What is OTT?

The acronym OTT stands for Over-the-Top. This means streaming across different devices whenever we want is possible because of “over-the-top,” a convenient little term that explains the new delivery method of film and TV content over the internet without the need for traditional broadcast, cable or satellite pay-TV providers. In simple terms, we’re talking about people paying an internet provider, like Xfinity, for internet access to watch Netflix, without paying for cable TV.

Everything You Need to Know About OTT:

It’s important that OTT not be confused with video streaming – because they are 2 different levels of content and experience.

Video Streaming

Is when content is simply streamed across an array of devices like smart TV’s, mobile devices, computers, and OTT devices as well. YouTube is the most popular platform for video streaming.


Is when premium content and a superior experience is made available by an OTT provider, like Netflix, Disney+, Hulu, and so on. No matter the provider, OTT content can also be streamed on the vast array of today’s devices. Which ones? We’re so glad you asked!

How OTT is Delivered?

The accessibility of OTT content is one of the many reasons it’s so popular. To stream OTT, customers only require a high speed internet connection and a connected device that supports apps or browsers.

Mobile OTT Devices: Smartphones and tablets are able to download OTT apps to stream on-the go.

Personal Computers: Consumers can access OTT content from desktop-based apps or web browsers.

Smart TVs: The most common examples include Roku, Apple TV, Firestick and more. Game consoles, like PlayStation, also often support OTT apps.


Why is OTT Better Than YouTube?



OTT means control over your content, brand, user experience, audience, monetization and, most of all, your data. YouTube just doesn’t give you that.

Ad-Free Content.

OTT has opened up the possibility for ad-free content, by enabling subscription services (SVOD), one-time purchases (TVOD) and more monetization strategies. Even if advertising (AVOD) is your preferred model, OTT provides the power of targeted advertising and control over your campaigns and inventory, including direct sponsorships.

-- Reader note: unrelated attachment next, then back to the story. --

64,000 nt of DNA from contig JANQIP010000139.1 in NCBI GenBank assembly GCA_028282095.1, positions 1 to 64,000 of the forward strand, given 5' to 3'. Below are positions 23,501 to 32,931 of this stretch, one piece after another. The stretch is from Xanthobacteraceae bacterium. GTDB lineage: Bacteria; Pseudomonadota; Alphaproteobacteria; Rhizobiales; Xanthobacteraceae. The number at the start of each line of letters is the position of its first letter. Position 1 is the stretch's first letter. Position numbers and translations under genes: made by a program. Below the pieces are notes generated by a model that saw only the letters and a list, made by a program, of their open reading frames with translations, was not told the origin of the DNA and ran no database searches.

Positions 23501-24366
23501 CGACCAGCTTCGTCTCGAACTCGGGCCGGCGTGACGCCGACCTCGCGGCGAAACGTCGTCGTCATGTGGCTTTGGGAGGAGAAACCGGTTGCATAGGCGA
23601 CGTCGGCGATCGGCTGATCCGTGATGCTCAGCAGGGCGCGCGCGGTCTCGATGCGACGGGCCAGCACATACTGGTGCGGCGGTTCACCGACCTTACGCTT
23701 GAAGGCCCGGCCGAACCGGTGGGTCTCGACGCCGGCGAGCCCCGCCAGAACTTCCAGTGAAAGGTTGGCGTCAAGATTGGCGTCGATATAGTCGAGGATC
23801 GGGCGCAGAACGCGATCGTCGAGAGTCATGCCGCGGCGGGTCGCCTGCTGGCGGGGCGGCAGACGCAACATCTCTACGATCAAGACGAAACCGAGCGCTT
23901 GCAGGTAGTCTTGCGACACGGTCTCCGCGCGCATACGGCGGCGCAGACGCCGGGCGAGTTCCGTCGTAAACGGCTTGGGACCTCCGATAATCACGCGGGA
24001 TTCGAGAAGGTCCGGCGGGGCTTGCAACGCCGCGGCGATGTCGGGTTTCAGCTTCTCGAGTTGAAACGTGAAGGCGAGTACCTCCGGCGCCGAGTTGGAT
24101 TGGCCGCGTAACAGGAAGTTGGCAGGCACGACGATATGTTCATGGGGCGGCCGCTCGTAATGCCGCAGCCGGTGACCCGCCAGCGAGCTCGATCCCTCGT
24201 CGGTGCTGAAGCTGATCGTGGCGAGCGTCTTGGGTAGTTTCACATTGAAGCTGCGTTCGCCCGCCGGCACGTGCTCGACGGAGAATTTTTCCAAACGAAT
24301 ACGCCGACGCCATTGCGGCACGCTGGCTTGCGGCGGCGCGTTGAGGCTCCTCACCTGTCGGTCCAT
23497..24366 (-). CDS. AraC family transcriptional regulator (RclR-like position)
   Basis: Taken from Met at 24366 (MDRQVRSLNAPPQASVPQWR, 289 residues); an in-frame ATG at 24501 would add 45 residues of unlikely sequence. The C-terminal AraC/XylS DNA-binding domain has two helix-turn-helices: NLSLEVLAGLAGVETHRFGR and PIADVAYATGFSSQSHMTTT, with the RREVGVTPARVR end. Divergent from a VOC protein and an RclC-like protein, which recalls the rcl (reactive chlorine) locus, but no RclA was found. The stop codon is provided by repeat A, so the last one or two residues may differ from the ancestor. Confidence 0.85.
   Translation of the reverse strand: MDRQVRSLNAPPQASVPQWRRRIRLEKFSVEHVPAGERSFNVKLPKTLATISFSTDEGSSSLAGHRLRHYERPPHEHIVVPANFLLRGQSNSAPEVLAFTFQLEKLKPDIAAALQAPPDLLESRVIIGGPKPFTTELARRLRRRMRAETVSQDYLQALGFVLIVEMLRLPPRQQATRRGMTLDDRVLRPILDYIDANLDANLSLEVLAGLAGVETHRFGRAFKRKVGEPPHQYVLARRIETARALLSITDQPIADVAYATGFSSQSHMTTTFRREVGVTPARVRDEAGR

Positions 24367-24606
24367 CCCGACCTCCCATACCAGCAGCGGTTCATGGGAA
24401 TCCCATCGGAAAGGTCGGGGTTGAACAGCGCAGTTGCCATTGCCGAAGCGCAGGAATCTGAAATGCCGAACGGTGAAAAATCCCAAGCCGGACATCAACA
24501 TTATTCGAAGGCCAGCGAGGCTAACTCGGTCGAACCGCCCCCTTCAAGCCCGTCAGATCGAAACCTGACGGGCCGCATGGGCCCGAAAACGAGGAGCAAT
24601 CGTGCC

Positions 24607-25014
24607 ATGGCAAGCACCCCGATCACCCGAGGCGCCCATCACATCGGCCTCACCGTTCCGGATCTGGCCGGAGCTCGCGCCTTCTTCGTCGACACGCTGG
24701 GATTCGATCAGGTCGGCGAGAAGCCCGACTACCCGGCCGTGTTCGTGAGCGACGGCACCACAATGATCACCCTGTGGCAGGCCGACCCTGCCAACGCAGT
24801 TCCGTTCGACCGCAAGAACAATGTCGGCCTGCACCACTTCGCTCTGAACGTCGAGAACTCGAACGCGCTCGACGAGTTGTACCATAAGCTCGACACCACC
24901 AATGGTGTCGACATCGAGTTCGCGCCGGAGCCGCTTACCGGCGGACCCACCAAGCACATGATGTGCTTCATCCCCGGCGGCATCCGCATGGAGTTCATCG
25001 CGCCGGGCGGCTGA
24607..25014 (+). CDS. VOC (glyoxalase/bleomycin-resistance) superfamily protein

Direct to Consumer.

OTT is the ultimate platform for reaching your targeted audience directly with your content and delivering a premium video experience that you control. With OTT, providers can get immediate user feedback through direct engagement and interaction. What’s more powerful than that?

Consumer Freedom.

Consumers are now in the driver’s seat, due to OTT. More than ever, consumers are able to find exactly what they want to watch and only pay for the content and services that they want. OTT provides the flexibility to adjust your models to the market for maximum uptake.

There’s so much to know about OTT and streaming platforms, so if you want to learn more, checkout this Complete Guide to Streaming Platforms blog!

What’s the Outlook for the OTT Industry?

If there’s one thing that American culture is synonymous with, it’s the culture of cool. In post-WW2 America, it was bubblegum, Coca-Cola, denim jeans, and TV dinners in front of the Andy Griffith show. Families would pull out the dinner trays and prep at the microwave before sitting down and spending quality time in front of The Tube. We’re going to go ahead and call it: Watching the latest must-see TV show is the real American pastime. It was the weekly ritual, and it was a cultural cornerstone by every means of the word.